I haven’t written here for a long time. When I’m not at work, pretty much every free minute is taken up with Rose or trying to clean the house or things like that. Rose is spectacular, amazing, just every detail is a joy, even the hard parts like sleepless nights are nights I get to be a mommy making my baby feeling better. I am loving every minute of it.
But that doesn’t mean I don’t think of Ada every single day. Every joy I relish with Rose is a moment I don’t get with Ada… a tinge of sadness with every milestone. In saying silly things to Rose, I accidentally say something like “you’re my favorite baby ever” or “you’re the best baby ever” but then my heart catches in my throat.
My two girls: Ada and Rose. One whose life never begun and one who has her whole life ahead of her. Death and life, sorrow and joy. I have a fierce, incredibly powerful need to do everything I can to make Rose feel safe and happy. I wonder if it’s stronger because of Ada, but I think most moms feel this way. I often think about how powerless I was to help Ada and how thankful I am to be able to provide for Rose. I want to do things for Ada too, but since she isn’t with us, I have to do things for others.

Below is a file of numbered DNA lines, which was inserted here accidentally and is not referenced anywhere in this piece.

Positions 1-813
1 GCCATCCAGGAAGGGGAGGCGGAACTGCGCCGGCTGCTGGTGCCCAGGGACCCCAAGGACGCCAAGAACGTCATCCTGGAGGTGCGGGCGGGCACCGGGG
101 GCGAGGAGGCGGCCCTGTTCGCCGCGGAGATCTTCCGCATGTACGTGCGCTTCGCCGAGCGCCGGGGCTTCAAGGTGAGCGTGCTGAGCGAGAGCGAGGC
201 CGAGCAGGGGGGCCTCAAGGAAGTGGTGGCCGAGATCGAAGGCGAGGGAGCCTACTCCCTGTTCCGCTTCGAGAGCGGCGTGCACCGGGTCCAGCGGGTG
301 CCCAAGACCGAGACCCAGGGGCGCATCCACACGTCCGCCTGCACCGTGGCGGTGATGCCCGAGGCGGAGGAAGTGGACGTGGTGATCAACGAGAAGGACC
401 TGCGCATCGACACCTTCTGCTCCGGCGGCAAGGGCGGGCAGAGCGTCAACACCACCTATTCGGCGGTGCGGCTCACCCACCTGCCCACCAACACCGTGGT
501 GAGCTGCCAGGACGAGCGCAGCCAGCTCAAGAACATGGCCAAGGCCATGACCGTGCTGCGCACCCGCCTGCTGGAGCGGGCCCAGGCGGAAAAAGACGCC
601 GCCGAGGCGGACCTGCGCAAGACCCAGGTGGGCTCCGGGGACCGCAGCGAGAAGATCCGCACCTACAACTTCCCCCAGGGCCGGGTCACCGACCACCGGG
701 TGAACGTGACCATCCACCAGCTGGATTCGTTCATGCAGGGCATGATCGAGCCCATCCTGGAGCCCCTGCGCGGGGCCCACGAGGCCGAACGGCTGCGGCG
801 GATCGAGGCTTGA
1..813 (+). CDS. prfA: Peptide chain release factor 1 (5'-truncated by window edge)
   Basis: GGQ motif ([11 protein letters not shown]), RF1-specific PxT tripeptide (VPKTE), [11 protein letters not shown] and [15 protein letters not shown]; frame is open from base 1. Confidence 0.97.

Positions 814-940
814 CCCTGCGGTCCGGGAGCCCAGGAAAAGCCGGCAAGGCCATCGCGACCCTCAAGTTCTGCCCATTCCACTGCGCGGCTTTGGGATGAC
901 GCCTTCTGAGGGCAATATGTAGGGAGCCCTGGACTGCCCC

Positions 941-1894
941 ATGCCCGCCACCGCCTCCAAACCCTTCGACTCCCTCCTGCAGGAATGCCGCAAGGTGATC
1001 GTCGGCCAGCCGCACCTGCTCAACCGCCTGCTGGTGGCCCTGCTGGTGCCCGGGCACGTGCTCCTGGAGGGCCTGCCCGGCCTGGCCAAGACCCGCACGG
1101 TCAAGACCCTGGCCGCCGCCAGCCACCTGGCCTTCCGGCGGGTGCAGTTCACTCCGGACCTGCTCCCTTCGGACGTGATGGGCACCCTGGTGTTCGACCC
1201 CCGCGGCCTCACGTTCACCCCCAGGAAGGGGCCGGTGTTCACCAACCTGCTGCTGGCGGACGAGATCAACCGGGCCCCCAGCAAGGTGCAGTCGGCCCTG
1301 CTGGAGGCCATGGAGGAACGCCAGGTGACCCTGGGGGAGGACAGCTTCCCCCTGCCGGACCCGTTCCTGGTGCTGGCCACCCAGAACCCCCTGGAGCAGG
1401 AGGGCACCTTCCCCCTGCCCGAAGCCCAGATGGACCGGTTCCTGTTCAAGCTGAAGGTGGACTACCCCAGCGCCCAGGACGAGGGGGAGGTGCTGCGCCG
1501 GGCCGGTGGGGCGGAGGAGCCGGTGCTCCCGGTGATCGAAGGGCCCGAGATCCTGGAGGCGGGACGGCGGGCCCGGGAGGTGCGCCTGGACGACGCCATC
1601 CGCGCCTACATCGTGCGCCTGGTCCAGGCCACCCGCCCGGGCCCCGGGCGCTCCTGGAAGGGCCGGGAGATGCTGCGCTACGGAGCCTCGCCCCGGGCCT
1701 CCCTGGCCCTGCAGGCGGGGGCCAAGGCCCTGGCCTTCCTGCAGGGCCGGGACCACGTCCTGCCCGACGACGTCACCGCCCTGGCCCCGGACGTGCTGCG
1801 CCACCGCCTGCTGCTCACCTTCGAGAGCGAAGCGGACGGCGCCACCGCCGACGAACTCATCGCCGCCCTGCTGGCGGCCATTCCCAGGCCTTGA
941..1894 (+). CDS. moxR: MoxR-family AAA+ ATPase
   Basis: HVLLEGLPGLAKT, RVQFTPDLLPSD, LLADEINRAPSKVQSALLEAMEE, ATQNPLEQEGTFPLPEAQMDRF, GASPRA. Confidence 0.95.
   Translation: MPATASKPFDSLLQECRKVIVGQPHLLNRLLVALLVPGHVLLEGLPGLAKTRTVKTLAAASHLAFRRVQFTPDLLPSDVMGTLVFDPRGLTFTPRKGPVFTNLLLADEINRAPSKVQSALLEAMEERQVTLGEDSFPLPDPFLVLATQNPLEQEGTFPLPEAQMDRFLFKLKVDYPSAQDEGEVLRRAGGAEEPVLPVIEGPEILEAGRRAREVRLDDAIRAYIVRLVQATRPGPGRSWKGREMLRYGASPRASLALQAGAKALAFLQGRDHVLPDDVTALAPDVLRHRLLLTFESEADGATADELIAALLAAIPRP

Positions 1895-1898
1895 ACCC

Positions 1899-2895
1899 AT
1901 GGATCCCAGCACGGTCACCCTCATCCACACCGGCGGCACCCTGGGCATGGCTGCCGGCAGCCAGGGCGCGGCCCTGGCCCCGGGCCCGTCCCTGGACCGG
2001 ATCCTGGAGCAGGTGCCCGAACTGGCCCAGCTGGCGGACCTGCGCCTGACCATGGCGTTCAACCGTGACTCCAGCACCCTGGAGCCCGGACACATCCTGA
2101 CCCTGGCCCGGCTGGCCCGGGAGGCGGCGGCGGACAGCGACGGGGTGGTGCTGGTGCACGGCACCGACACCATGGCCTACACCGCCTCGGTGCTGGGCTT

Today on NPR there was a story about a homeless family in DC: mother and father with 4 children including a 2 year old and an infant. The mother said they had to live in their van for a while because they couldn’t afford to stay in motels and there was no space for a family in the shelters. It was so cold this winter. She said she was barely sleeping because she kept checking to make sure her babies were still breathing. I do not know the hardship of not having a place to live. But I know the fear that makes you check for the rise and fall of your sweet baby’s chest. Thankfully the family is now staying in an apartment-style shelter and they hope to get back on their feet this year. I hope with all my heart that baby grows up strong and healthy.
The story reminded me of something I saw recently in a moms’ group on Facebook. A mom was driving back from dropping her toddler and baby off at daycare when she saw a woman struggling in the cold to walk with groceries and her toddler and infant. The driving mom thought she could stop and offer to drive them home. It couldn’t be that far, and the kids would fit in the carseats. But she just kept on going because she thought it would be weird to offer help. I saw a homeless man in Bethesda after I had just spent too much on lunch and I knew a snow storm was coming but I just passed him by. We aren’t very good at helping each other. We can do better. I can do better, for Ada.